Apple Executives Consider Thirty Years of Macintosh, Say iOS and OS X Convergence 'A Non-Goal'
To celebrate the thirtieth anniversary of the unveiling of the original Macintosh -- tomorrow, January 24, 2014 -- Macworld has published a lengthy interview with three Apple executives to discuss where the Mac has been, and where it is going. Senior Vice President of Worldwide Product Marketing Phil Schiller, Senior Vice President of Software Engineering Craig Federighi, and Vice President of Software Technology Bud Tribble -- who was a member of the original Mac development team -- all shared their thoughts and the full article is well worth a read.
Among the more interesting tidbits from the interviews is one particular statement from Federighi, where he notes that while iOS and OS X do share some cross-pollination of features and design, they will not become one operating platform without good reason. He says that the Mac has "been honed for over 30 years to be optimal" for keyboards and mice, while attaching a touchscreen to a PC -- or a keyboard to a tablet -- without a good reason to do so makes for a bad experience.
"We don’t waste time thinking, 'But it should be one [interface!]' 'How do you make these [operating systems] merge together?' What a waste of energy that would be," Schiller said. But he added that the company definitely tries to smooth out bumps in the road that make it difficult for its customers to switch between a Mac and an iOS device. For example, making sure its messaging and calendaring apps have the same name on both OS X and iOS.
"To say [OS X and iOS] should be the same, independent of their purpose? Let’s just converge, for the sake of convergence? [It’s] absolutely a non-goal," Federighi said. "You don’t want to say the Mac became less good at being a Mac because someone tried to turn it into iOS. At the same time, you don’t want to feel like iOS was designed by [one] company and Mac was designed by [a different] company, and they’re different for reasons of lack of common vision. We have a common sense of aesthetics, a common set of principles that drive us, and we’re building the best products we can for their unique purposes. So you’ll see them be the same where that makes sense, and you’ll see them be different in those things that are critical to their essence."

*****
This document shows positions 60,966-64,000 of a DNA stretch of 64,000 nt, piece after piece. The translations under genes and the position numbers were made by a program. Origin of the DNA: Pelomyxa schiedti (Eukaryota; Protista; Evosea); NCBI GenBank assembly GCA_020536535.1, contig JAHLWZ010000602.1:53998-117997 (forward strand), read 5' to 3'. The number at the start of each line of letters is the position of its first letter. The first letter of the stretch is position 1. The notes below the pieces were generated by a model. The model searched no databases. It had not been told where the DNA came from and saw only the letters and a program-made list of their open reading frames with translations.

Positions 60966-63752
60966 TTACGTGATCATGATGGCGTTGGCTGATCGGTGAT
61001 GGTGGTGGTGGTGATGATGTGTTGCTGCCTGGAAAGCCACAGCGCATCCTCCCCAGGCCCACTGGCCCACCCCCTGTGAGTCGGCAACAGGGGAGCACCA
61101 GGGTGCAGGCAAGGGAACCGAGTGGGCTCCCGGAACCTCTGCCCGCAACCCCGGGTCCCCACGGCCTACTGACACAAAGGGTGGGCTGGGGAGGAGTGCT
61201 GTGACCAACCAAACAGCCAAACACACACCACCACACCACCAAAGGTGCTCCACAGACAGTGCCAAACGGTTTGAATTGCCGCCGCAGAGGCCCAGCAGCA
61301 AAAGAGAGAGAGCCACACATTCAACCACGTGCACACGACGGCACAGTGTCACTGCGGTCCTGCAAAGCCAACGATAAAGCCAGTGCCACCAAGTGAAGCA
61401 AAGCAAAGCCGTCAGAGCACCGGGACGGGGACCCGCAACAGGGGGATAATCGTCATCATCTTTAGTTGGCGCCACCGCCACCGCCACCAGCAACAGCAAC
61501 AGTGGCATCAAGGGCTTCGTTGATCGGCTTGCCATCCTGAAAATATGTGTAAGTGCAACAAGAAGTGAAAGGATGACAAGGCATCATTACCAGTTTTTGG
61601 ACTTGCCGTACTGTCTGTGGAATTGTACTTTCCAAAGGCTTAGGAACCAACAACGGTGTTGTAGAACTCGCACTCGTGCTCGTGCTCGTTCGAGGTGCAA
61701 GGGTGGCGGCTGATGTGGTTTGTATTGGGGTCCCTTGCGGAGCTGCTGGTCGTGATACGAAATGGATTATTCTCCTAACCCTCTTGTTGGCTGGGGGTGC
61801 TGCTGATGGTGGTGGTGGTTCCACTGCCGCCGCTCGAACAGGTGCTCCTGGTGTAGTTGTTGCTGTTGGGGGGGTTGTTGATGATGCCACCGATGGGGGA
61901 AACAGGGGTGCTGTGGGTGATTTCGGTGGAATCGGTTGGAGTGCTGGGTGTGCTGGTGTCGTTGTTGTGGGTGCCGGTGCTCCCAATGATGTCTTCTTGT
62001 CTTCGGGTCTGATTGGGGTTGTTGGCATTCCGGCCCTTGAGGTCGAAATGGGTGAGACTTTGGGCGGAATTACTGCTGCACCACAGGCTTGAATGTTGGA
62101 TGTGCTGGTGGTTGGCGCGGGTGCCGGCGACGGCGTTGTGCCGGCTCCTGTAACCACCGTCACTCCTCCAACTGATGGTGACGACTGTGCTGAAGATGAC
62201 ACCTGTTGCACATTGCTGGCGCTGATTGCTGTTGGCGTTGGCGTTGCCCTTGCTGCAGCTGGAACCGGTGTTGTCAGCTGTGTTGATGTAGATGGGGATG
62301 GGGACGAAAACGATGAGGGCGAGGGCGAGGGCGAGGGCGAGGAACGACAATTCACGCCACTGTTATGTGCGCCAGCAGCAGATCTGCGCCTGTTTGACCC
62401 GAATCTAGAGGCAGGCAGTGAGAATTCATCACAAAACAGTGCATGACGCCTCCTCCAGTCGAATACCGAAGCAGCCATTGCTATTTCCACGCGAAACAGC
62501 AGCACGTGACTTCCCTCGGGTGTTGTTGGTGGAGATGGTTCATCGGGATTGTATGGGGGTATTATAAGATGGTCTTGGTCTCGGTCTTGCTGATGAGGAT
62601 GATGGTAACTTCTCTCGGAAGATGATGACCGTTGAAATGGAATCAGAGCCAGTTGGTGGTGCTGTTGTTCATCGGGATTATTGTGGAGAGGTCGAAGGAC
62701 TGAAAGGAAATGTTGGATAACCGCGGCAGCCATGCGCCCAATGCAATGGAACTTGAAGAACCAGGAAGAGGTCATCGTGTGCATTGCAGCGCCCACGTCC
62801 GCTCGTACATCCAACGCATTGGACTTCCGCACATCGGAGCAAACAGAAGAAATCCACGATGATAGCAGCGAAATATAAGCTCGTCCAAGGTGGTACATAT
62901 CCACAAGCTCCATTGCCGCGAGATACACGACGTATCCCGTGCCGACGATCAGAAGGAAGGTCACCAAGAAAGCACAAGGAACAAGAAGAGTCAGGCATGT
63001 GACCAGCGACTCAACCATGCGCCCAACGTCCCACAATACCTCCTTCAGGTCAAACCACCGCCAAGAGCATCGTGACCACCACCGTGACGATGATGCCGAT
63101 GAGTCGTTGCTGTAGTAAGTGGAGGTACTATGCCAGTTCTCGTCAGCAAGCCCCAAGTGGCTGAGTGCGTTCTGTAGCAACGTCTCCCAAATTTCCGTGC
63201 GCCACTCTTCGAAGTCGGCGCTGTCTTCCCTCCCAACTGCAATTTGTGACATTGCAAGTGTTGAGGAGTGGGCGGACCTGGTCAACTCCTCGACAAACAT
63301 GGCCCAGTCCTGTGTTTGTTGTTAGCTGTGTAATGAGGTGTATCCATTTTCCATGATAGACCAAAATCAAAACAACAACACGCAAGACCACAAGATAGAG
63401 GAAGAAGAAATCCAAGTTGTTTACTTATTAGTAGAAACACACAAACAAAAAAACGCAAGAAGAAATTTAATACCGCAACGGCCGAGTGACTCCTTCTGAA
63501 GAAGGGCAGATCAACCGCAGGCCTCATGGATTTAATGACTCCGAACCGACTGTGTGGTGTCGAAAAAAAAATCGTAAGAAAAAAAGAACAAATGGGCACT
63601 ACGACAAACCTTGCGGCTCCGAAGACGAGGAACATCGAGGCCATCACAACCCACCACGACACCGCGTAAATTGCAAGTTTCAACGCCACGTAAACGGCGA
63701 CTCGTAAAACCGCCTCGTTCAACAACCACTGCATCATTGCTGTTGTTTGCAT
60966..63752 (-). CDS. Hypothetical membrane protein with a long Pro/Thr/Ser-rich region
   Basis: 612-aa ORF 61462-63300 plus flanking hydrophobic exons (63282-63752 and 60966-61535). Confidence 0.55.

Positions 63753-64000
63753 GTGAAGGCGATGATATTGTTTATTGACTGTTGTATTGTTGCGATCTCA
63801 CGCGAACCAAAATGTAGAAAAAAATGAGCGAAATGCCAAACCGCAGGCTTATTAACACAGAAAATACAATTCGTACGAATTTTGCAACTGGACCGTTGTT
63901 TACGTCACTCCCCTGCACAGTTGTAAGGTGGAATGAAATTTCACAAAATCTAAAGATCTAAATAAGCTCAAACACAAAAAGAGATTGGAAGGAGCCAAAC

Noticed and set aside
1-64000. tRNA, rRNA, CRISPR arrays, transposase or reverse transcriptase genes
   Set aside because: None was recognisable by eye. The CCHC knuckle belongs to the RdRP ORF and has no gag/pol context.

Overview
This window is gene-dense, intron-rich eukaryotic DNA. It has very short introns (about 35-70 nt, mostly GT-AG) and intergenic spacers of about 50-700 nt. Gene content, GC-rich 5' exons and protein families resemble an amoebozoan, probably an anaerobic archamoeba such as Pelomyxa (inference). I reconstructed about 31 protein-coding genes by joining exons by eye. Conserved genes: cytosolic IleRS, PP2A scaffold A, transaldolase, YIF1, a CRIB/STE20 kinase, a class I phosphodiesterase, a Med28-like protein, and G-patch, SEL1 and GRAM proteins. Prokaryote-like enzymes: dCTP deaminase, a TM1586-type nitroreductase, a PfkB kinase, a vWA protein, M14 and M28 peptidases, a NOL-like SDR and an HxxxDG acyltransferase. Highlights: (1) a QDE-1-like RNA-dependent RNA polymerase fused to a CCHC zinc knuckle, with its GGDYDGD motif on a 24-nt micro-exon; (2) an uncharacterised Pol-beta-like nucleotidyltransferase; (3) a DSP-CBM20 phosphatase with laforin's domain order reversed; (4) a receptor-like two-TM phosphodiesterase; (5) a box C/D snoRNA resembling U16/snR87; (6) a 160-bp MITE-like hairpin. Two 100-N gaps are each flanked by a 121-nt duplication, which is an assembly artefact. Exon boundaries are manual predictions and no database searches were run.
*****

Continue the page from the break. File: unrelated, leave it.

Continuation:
Macworld editor Jason Snell mentions that though he brought an iPhone, iPad and MacBook Air to the interview at Apple's Cupertino campus, he ultimately chose to take notes on the MacBook -- something not lost on the Apple execs.
"You had a bunch of tools," Federighi said, pointing at my bag. And you pulled out the one that felt right for the job that you were doing. It wasn’t because it had more computing power … you pulled it out because it was the most natural device to accomplish a task."
Schiller said Apple believed that the Mac "keeps going forever" because its differences make it really valuable. The current Mac lineup looks very different from what Steve Jobs introduced thirty years ago, but Apple clearly considers it crucial to the future of the company.
Images courtesy Shrine of Apple